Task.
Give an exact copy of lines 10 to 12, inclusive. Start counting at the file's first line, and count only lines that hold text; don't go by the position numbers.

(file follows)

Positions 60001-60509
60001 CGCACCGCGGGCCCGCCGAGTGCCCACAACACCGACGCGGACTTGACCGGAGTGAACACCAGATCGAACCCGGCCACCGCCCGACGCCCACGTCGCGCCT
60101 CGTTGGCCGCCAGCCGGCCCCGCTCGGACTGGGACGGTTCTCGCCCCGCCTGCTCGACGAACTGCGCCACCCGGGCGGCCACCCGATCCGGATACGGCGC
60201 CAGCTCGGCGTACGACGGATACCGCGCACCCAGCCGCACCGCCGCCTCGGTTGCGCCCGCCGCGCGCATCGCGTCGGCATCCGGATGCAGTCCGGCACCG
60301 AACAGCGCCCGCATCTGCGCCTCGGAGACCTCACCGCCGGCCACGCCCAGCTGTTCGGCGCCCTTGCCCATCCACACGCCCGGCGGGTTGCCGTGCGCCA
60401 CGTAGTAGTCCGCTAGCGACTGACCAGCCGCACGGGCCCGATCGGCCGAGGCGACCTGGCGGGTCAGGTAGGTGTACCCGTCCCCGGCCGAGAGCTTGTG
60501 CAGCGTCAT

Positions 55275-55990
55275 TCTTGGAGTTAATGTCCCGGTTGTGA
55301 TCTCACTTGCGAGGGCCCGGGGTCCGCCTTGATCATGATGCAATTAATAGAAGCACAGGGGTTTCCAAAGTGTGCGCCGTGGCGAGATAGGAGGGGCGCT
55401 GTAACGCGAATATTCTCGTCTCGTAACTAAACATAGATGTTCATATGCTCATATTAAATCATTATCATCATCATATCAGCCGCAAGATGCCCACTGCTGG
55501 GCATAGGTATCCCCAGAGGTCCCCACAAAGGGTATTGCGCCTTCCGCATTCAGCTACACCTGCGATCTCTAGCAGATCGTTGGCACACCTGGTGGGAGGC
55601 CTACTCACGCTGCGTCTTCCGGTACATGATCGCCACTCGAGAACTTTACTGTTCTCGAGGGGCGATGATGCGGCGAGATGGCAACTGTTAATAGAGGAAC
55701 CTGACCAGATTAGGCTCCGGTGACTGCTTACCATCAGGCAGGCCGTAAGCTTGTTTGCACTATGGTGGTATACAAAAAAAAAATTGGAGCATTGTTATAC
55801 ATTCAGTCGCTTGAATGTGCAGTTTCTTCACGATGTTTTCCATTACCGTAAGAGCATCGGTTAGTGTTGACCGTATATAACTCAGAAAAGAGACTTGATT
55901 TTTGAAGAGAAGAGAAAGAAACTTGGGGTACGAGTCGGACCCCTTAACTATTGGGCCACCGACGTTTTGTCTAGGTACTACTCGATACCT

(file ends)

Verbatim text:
55301 TCTCACTTGCGAGGGCCCGGGGTCCGCCTTGATCATGATGCAATTAATAGAAGCACAGGGGTTTCCAAAGTGTGCGCCGTGGCGAGATAGGAGGGGCGCT
55401 GTAACGCGAATATTCTCGTCTCGTAACTAAACATAGATGTTCATATGCTCATATTAAATCATTATCATCATCATATCAGCCGCAAGATGCCCACTGCTGG
55501 GCATAGGTATCCCCAGAGGTCCCCACAAAGGGTATTGCGCCTTCCGCATTCAGCTACACCTGCGATCTCTAGCAGATCGTTGGCACACCTGGTGGGAGGC